Melissa Proffitt's Reviews > Infernal Devices

Infernal Devices by K.W. Jeter
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Jun 14, 12

bookshelves: science-fiction, steampunk, alternate-history
Read in June, 2012

I went into this knowing that it was a very early example of steampunk fiction, so if the science/steampunkiness was lacking, I wasn't going to mark it down for that. And it turned out that the science/steampunkiness was very good! Lots of clockwork things and people, and you can tell that Jeter came out of the same primordial puddle as Tim Powers. The plot was also pretty good. It was the characters that killed it for me.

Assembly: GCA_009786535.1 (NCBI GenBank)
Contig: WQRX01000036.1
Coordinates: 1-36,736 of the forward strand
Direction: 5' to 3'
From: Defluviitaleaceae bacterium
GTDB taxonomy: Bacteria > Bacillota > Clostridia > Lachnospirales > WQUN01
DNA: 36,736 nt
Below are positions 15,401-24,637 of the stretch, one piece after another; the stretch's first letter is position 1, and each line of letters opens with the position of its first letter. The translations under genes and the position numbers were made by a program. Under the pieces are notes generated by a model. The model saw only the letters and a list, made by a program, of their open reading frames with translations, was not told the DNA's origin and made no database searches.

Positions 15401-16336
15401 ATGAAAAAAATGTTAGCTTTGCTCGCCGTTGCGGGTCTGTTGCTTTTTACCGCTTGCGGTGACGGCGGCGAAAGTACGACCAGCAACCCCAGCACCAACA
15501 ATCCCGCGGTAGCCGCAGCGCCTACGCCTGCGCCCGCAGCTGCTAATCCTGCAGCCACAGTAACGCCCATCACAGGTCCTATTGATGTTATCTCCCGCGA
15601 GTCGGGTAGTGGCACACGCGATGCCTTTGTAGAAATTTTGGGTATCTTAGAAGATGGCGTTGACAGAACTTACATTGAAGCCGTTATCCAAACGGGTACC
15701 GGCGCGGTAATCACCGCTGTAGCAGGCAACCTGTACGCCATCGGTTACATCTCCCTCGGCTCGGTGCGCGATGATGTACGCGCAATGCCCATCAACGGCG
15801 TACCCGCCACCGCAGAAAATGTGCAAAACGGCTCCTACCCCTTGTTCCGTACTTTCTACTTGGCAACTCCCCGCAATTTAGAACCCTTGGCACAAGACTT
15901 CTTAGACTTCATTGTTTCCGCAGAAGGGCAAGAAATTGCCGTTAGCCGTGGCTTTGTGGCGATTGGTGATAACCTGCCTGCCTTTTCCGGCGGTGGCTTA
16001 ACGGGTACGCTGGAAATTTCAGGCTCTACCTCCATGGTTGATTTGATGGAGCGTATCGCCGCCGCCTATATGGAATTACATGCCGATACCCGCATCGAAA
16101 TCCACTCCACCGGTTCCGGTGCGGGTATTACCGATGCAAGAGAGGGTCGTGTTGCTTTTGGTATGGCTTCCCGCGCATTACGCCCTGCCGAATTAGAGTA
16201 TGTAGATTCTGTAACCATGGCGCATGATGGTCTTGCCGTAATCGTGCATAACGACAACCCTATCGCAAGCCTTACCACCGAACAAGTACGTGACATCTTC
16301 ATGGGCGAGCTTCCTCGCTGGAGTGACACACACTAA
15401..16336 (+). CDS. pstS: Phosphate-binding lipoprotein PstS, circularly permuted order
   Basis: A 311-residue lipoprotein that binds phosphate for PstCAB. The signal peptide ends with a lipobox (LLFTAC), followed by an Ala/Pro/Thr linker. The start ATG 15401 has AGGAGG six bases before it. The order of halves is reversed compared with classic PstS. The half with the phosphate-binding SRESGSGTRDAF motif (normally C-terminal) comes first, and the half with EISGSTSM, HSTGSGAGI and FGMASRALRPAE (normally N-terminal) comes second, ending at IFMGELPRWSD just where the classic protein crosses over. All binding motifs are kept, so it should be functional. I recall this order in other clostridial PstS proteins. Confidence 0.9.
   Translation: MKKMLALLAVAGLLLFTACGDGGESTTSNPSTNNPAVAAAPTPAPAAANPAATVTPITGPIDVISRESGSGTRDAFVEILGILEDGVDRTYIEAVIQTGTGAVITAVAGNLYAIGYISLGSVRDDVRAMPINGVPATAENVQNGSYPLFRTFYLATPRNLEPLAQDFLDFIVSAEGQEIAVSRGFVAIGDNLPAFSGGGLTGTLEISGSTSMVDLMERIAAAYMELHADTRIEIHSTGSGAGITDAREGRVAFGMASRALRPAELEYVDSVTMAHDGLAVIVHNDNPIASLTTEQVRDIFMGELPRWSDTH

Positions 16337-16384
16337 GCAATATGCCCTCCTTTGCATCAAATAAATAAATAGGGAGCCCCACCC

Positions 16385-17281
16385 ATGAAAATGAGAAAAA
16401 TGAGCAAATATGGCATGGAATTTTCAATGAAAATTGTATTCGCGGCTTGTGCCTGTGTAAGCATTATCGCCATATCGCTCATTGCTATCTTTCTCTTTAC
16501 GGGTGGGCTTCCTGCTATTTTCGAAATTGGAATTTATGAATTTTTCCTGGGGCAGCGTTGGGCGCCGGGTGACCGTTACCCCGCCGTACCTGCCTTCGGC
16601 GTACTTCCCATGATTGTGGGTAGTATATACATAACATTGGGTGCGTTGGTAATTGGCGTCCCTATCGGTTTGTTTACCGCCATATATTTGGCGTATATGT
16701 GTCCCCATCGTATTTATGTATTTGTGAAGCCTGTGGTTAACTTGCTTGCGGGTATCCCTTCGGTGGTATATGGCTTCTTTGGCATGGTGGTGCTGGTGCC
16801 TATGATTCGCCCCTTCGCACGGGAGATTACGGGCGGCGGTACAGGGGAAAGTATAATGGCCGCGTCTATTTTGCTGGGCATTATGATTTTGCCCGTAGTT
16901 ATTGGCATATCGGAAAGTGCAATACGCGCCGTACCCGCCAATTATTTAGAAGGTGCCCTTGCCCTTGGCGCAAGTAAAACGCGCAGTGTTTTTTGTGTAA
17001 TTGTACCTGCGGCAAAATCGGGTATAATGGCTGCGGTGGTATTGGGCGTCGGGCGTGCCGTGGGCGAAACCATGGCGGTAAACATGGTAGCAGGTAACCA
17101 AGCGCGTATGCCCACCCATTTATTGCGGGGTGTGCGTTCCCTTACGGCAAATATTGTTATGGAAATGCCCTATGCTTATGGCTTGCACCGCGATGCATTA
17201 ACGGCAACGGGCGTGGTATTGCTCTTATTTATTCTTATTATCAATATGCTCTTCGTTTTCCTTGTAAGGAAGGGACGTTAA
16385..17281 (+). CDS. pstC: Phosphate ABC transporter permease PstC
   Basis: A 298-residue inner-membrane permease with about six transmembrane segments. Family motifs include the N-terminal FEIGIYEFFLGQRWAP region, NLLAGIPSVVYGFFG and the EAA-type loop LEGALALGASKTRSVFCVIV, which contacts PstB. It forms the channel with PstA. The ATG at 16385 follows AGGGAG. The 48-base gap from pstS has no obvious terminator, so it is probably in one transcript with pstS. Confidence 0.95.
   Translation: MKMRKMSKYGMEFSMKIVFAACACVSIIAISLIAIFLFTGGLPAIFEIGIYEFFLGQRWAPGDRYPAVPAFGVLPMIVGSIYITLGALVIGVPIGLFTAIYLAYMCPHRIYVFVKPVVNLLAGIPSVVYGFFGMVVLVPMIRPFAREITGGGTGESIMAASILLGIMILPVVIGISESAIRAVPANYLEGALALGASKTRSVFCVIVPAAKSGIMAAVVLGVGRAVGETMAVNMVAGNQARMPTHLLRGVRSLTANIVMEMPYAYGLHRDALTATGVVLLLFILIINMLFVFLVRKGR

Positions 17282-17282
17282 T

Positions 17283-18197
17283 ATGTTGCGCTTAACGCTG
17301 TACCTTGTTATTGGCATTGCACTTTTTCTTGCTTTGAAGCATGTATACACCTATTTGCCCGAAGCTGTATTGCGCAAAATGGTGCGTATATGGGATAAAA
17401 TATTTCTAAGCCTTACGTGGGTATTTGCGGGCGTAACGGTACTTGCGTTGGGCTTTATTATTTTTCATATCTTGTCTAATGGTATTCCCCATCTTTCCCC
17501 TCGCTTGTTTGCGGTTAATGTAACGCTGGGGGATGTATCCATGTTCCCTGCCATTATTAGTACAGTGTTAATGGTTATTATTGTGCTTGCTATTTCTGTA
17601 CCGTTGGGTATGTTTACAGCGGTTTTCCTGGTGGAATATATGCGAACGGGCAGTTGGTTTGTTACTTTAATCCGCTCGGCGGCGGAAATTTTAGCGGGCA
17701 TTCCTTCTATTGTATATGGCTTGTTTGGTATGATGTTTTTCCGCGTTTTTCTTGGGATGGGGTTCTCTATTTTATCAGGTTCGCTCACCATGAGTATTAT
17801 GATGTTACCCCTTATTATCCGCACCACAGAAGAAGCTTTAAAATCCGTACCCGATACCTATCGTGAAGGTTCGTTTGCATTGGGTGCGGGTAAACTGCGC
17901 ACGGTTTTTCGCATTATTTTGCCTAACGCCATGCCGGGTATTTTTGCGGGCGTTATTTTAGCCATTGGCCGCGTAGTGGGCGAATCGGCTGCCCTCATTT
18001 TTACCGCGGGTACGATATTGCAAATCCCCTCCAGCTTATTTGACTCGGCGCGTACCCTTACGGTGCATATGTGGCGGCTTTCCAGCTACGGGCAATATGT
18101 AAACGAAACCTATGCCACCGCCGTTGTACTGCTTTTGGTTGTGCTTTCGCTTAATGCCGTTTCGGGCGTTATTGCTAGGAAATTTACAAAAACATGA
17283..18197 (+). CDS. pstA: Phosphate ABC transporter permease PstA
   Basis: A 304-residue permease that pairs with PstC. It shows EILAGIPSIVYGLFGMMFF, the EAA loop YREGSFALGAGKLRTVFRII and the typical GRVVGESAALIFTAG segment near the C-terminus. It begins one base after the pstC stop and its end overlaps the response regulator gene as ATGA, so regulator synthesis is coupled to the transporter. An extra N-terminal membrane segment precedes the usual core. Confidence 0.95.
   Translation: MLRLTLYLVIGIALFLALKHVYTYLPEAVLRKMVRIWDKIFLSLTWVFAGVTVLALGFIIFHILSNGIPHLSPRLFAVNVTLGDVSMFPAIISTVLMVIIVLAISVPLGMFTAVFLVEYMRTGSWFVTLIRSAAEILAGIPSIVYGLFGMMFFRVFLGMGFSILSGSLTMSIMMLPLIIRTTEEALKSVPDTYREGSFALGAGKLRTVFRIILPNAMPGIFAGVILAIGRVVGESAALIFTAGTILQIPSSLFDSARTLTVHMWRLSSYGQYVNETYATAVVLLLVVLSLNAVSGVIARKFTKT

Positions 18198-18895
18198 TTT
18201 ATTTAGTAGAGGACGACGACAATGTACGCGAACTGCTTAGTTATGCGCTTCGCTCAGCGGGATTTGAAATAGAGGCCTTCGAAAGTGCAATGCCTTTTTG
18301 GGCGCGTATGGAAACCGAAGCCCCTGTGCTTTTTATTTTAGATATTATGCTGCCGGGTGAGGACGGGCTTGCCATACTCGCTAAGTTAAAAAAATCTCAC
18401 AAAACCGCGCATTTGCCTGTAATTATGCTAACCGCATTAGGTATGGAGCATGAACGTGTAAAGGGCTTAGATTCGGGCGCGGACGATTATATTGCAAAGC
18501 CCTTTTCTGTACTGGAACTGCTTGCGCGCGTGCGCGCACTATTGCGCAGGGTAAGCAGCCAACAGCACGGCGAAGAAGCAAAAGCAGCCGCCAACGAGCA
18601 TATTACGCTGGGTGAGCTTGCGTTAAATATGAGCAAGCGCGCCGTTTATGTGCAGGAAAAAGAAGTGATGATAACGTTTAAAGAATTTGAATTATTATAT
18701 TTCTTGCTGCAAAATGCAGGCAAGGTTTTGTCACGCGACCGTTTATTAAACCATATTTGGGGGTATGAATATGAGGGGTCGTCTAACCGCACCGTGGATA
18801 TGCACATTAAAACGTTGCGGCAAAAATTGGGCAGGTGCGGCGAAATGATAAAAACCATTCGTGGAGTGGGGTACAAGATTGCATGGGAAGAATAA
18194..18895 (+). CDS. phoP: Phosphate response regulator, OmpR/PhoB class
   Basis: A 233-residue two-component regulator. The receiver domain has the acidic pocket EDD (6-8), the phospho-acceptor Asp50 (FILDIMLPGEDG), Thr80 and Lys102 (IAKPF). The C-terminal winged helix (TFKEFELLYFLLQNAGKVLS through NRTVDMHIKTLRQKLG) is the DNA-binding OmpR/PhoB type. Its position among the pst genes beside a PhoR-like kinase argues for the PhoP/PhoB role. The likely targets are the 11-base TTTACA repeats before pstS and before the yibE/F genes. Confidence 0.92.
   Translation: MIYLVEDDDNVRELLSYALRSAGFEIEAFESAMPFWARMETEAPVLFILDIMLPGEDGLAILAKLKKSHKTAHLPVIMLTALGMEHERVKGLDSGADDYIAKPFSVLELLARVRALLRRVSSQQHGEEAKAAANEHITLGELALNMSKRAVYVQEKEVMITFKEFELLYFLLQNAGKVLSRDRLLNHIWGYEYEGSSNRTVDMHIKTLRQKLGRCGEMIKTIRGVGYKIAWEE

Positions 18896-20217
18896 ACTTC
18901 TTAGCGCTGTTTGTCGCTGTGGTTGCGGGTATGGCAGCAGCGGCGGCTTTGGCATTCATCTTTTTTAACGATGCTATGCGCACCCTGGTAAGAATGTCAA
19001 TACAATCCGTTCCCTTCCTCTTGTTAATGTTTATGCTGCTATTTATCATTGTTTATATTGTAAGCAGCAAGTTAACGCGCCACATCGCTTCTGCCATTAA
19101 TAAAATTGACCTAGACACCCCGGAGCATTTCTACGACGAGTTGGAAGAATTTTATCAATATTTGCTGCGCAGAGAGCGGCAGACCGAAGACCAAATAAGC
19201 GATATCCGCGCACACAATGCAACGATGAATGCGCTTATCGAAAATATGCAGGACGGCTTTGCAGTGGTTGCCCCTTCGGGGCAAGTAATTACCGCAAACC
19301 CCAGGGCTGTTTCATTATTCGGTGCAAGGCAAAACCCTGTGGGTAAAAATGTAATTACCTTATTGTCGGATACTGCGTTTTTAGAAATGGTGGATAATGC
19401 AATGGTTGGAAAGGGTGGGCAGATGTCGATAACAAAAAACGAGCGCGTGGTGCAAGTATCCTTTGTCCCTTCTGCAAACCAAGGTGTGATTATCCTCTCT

Basically, the hero, George, is a gormless panty-waisted wuss of the first order, complete with spine of jelly and brain of pudding. He spends most of the book stumbling into all sorts of trouble because he can't learn from the past. I can understand him being out of his depth at first, but he continues to be confused and useless whenever something weird happens. I was also frustrated that his adventure was a long series of misunderstandings in which he could never explain the truth. When it happens to Bertie Wooster, it's funny, because Bertie at least tries to act on his own initiative, but George is just as dumb as a bag of hammers. And this is more or less the entirety of the story--George stumbles into a situation in which he is either accused of something he didn't do, or is manipulated by someone else, and hilarity doesn't ensue.

There's a bit of authorial manipulation near the end, when we learn (view spoiler). Between this and George's complete wussiness, I couldn't enjoy the book, though I'm not enough turned off that I won't read any of Jeter's other books if I happen upon them.
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